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AAP outlines safety tips for children returning to school

The American Academy of Pediatrics has outlined safety tips to keep children physically and emotionally healthy as they return to school this season.

As children begin to return to school, the American Academy of Pediatrics (AAP) has offered safety tips that parents can use to protect their kids from diseases such as COVID-19 and influenza.

These tips began with basic health measures, such as eating healthily, getting a proper amount of sleep, and being physically active. The AAP considers these measures to be essential for social and academic success.

To encourage this lifestyle, the AAP recommended that parents bring their children in for routine check-ups with a pediatrician. These visits should include receiving updated vaccines for viruses such as COVID-19.

“The single most effective way to protect our children before they return to school is to make sure they are up to date on all of their immunizations,” said Sonja O’Leary, MD, FAAP, chair of the AAP Council on School Health. O’Leary mentioned concerns over a recent decline in vaccination rates, stating that those who are vaccinated against a virus are less likely to be hospitalized or severely sick should they grow ill.

The AAP recommended that anyone 6 months and older receive the COVID-19 vaccine, with children receiving it as soon as they are eligible. Children who show symptoms of illness should also stay home.

In order to protect immunocompromised individuals, the AAP recommended that indoor masking continue, even if it is not required. This will also help protect the unvaccinated and those in an area with a higher rate of COVID-19 transmission.

For other ways of keeping children healthy, the AAP suggested reminding them of the importance of frequent hand washing. They also suggested caregivers ensure that any contact information attached to insurance plans such as Medicaid or the Children’s Health Insurance Program is up to date. This will keep caregivers from missing gaps in health coverage.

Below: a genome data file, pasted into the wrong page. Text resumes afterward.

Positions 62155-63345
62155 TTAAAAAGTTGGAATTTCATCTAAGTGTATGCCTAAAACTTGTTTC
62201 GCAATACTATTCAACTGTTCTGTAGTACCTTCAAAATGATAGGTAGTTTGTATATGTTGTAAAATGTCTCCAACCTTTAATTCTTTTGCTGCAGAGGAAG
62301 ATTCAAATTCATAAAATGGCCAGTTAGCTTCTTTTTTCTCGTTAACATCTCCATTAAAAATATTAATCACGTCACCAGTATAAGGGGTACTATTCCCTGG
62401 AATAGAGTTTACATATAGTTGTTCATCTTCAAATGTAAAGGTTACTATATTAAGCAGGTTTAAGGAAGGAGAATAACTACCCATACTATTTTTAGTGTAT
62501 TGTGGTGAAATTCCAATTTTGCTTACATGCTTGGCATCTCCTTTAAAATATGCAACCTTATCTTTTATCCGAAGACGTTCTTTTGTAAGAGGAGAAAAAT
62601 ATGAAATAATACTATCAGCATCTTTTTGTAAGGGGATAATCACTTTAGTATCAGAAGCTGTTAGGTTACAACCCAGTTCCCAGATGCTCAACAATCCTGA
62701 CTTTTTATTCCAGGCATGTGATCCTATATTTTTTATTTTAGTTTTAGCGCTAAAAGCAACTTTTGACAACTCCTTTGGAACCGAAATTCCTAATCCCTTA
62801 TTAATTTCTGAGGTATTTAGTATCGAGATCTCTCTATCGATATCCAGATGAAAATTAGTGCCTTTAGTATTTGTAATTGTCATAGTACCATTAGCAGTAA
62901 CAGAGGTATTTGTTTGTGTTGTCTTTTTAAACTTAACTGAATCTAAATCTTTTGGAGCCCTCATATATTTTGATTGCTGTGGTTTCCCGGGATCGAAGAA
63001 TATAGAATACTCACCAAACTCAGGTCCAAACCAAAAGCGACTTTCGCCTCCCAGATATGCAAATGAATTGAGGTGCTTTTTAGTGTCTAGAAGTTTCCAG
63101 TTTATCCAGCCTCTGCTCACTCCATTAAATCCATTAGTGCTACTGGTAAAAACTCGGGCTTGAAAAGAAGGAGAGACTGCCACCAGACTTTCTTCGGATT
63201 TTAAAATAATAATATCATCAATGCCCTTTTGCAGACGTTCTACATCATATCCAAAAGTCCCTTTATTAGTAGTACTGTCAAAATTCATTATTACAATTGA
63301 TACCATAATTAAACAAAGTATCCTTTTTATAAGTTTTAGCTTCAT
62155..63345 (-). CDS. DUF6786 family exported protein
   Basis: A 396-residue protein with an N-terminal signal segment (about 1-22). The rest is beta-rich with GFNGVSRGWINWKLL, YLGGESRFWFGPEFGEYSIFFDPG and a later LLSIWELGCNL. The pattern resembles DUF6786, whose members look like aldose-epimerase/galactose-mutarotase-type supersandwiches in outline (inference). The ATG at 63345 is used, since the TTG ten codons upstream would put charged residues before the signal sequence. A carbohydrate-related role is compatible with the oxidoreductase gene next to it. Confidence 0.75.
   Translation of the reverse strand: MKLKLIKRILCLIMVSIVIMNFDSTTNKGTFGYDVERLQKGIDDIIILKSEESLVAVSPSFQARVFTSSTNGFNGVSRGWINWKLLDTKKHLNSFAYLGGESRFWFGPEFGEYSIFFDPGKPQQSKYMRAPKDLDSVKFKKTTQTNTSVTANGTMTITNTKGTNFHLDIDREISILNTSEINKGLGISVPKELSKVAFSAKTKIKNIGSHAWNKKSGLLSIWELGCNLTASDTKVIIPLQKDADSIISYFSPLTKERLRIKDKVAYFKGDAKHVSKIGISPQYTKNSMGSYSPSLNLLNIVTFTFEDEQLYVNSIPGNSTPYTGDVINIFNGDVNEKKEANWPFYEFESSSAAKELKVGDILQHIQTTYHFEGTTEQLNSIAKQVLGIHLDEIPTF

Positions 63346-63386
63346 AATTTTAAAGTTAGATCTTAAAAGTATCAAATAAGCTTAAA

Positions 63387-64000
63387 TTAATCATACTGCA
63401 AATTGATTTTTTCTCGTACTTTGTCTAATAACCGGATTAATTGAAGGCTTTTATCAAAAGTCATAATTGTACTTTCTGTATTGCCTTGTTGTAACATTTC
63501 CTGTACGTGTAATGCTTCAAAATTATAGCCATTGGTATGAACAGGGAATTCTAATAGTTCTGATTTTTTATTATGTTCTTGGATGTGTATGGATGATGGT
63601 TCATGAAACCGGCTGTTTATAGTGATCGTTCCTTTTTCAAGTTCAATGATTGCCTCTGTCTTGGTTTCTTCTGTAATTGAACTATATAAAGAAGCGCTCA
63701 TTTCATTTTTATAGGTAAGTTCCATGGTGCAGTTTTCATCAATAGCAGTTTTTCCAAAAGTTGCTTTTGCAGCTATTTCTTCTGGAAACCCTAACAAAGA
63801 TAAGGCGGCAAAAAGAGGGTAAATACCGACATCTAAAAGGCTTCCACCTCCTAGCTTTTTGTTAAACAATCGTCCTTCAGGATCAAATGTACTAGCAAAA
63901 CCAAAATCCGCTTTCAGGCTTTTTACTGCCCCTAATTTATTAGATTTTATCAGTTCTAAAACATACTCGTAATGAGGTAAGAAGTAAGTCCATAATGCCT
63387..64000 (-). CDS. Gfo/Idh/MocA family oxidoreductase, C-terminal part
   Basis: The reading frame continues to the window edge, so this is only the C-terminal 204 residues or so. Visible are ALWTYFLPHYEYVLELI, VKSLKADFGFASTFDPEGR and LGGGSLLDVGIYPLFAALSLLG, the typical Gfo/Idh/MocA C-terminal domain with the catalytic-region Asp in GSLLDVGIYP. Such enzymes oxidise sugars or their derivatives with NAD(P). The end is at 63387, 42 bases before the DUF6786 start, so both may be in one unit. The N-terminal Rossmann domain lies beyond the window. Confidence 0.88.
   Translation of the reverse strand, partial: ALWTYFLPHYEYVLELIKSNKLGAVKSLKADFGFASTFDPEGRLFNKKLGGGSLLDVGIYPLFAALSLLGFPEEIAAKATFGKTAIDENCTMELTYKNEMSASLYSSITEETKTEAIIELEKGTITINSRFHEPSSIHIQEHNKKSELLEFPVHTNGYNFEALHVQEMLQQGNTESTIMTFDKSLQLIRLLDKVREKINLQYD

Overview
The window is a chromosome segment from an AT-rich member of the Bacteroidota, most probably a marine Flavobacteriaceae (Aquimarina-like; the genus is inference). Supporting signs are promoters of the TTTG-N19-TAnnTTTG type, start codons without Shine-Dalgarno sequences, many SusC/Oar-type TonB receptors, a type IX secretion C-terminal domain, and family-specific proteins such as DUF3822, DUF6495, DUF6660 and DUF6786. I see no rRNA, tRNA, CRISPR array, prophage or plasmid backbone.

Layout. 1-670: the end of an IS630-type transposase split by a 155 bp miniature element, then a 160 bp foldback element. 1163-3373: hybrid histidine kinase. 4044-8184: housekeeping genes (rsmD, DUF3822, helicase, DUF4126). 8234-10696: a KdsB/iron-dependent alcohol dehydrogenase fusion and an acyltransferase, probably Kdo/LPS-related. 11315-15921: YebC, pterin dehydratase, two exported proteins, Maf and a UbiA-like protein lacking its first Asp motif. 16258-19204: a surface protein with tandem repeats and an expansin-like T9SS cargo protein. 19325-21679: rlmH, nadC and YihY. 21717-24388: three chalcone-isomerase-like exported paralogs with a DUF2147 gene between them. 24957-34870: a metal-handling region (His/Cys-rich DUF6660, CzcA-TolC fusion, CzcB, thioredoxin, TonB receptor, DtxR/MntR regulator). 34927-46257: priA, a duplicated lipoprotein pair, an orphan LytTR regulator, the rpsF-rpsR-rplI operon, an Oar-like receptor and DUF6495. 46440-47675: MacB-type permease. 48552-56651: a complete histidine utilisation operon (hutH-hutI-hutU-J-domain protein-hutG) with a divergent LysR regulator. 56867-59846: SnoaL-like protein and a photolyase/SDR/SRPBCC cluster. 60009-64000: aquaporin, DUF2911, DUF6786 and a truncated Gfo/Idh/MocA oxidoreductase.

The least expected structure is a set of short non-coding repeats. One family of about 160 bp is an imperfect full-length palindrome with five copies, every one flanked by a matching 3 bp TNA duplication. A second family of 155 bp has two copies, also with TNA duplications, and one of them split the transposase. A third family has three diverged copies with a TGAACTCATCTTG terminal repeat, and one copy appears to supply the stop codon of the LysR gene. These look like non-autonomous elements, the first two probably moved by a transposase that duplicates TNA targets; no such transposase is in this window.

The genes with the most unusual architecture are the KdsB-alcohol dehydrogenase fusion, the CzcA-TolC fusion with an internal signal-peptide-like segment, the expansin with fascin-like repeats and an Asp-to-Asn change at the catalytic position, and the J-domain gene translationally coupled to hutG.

Should the return to school lead to a change in routine, caregivers can create or update a family media plan, the details of which are further explained on the AAP’s website. This will help children balance screen time with activities which improve their health, such as sleep and exercise.

Caregivers should also check on the mental health of their children, watching for signs of anxiety and depression, along with any worrying shifts in behavior. Caregivers could also receive help from a pediatrician or check if their child’s school has any mental health support available.

“Many children and adolescents have struggled emotionally during the pandemic, and it’s important to let them know it’s ok to talk about that,” O’Leary said. “Talk with your pediatrician if you have any questions or concerns about your child’s health as we approach this school year. We know that children are resilient and can overcome many challenges with the help of trusted adults around them. Your pediatrician is a good place to start.”

Reference

American Academy of Pediatrics offers safety tips for the return to school. American Academy of Pediatrics. August 10, 2022. Accessed August 16, 2022. https://www.aap.org/en/news-room/news-releases/health--safety-tips/american-academy-of-pediatrics-offers-safety-tips-for-the-return-to-school/